Monday, March 15, 2010

Guest Meditation: Understanding the "Why" of the Fast


Dear Parish Faithful,



I strongly encourage everyone to read the following "lenten meditation" written by one of our catechumens, Jennifer Haynes. Jennifer first sent this to me in the form of an email letter in an effort to share some of her family's experiences in moving toward the Orthodox Church. I found what she wrote quite fascinating, and asked her to edit or "touch up" any possible rough spots with a parish-wide distribution in mind. She agreed, and has done so very nicely, without changing the content of her initial letter. Her letter is deeply encouraging to me on the pastoral level, as a genuine witness to the potential depths of our traditional practices and how such practices - in this case, fasting - can open up new insights about our own lives, including previous "blind spots," and our relationship with God. A whole new world opened up to the Haynes by just not eating meat! Hopefully, other riches are in store for them as they move toward the full communion of the Church's sacramental life. Her reflection may be encouraging to you, if you find yourelf struggling with the very meaning and purpose of fasting, beside the day-to-day struggle with "what to eat?" And what you read may open up new levels of understanding that will prove to be helpful.

What we may take for granted within the Church - and perhaps even a burden at times - is a gift from God that is meant for our liberation from the bonds of "this world," in order to experience the freedom that is found in Christ alone.

Fr. Steven
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Father Bless

Last year I was speaking to an old girlfriend during the pre-Lenten season. She said, “I’m giving up chocolate for Lent. What are you giving up?” The most honest response I could give her was “Well, sin.” I wasn’t quite sure how else to answer her question because it seemed like we were going to be giving up a whole lot compared to chocolate. It struck me as odd, though, that chocolate would be something to give up given the unlimited things in this world one could give up to redirect our attention back to God. Did she have an unhealthy dependency on chocolate? How does giving up chocolate bring one closer to God? I really didn’t understand it. Fasting seemed like it was going to be so much more complicated and deeper. We didn’t have expectations, but just followed the guidelines of the Church.

Last year during Lent was our first fast and although we didn’t fast as strictly as some, it remained an enlightening experience for us. Chuck and I were raised in a meat-eating environment and meat was on the menu for almost every meal. When we were preparing to fast from meat, for some unknown reason, we thought it would be very difficult to restrain ourselves from meat. It proved to be easier than we thought. We even felt a sense of strength. As time passed during the fast, a strange compassion began taking place in our hearts for animals. We mourned for them because all too often we had taken for granted their life for our sustenance. In digging deeper, it became apparent we were also taking the life we were given for granted by satisfying the moods of our stomach. I always associated gluttony with obesity, but was awakened to the astonishing truth that we were gluttons! We eat entirely too much and spend an obsessive amount of time thinking and preparing food. It is still a challenge for us during non-Lenten seasons. Our family had no idea how satisfying and simple an onion and bowl of rice could be. On an even deeper level, it is truly beautiful to experience the connection between our appetites and self-control. For some reason we were under the impression, self-control would only be related to food. We are still learning, but we now understand we do have some control over our choices, be it through our words or through our actions. So many times we have heard others in parish tell us fasting is not about the food. Now we understand what they meant.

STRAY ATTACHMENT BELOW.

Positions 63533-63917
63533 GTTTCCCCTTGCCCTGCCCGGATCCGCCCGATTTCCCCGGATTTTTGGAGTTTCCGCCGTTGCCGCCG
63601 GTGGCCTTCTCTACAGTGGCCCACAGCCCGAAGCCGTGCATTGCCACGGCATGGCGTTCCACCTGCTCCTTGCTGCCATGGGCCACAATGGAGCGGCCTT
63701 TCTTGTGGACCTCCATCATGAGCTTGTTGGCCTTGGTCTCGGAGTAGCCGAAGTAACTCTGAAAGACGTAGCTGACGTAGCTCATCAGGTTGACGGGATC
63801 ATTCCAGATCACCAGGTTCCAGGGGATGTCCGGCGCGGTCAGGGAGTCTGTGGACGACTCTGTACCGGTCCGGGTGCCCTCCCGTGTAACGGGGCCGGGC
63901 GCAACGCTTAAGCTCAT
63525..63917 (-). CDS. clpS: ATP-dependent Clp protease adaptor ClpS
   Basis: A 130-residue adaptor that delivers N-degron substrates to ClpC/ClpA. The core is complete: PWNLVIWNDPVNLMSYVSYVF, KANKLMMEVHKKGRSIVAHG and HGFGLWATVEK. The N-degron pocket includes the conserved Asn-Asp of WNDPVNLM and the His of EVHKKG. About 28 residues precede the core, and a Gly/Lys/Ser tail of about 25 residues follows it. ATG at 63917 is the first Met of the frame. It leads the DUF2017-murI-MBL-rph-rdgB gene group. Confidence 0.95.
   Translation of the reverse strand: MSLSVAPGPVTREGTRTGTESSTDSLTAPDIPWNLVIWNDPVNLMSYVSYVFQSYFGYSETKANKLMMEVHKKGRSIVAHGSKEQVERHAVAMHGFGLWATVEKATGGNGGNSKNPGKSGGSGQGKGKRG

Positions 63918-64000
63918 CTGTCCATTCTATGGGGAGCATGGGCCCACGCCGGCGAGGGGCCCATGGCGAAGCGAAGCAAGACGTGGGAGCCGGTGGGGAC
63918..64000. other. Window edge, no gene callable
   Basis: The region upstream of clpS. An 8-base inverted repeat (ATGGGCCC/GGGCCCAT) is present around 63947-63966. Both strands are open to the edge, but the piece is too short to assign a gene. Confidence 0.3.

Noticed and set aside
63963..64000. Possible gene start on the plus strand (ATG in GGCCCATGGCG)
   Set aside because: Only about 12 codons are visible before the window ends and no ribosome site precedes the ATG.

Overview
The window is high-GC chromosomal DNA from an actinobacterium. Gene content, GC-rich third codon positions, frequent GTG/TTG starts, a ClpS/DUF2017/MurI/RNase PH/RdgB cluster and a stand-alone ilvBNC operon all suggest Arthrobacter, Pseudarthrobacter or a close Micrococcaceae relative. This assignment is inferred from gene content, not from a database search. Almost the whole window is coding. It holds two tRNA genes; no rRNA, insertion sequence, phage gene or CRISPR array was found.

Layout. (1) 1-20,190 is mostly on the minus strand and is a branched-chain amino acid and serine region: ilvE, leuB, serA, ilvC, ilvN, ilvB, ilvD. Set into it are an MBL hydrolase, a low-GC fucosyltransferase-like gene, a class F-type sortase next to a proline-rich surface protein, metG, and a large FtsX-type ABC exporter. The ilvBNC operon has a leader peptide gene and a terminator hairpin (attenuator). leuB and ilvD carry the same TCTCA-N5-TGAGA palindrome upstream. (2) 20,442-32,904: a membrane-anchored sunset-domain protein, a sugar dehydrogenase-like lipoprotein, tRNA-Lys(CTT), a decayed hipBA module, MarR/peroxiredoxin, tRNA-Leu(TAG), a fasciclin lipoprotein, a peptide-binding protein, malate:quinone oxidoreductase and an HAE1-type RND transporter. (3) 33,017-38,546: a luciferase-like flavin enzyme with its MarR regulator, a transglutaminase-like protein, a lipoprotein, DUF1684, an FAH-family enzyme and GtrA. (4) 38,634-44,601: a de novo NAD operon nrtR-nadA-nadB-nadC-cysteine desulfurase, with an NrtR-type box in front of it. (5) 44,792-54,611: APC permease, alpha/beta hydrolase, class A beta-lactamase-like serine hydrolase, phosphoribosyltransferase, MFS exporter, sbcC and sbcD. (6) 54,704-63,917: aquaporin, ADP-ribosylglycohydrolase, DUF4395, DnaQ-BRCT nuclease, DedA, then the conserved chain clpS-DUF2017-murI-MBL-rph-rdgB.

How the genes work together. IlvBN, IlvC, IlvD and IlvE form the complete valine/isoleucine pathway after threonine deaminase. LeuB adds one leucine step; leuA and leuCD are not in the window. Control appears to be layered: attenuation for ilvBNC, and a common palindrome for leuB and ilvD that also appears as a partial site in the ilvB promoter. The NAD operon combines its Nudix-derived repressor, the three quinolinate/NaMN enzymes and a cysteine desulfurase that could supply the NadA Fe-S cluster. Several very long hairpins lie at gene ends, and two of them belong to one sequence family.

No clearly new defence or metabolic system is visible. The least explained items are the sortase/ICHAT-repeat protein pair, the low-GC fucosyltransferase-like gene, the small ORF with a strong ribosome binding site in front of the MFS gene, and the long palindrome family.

We still eat meat during non-fasting periods, but we are acutely aware we don’t need it. We enjoy it, but we will not die if we do not have it. This year we are learning to incorporate more almsgiving, prayers, and repentance along with the fast, which is definitely hard to balance. As someone from the parish told us, though, it is like a muscle you are strengthening. Every time you fast you are exercising your muscle and becoming stronger, but you don’t have to be perfect. It takes practice. When we began this journey into Orthodoxy, we never imagined abstaining from certain foods would be this highly spiritual and mystical experience revealing all kinds of things we were formerly oblivious to. We are joyful and grateful for the strictness in it. More importantly, we understand “why” we are doing it.

With love in Christ,

Jennifer
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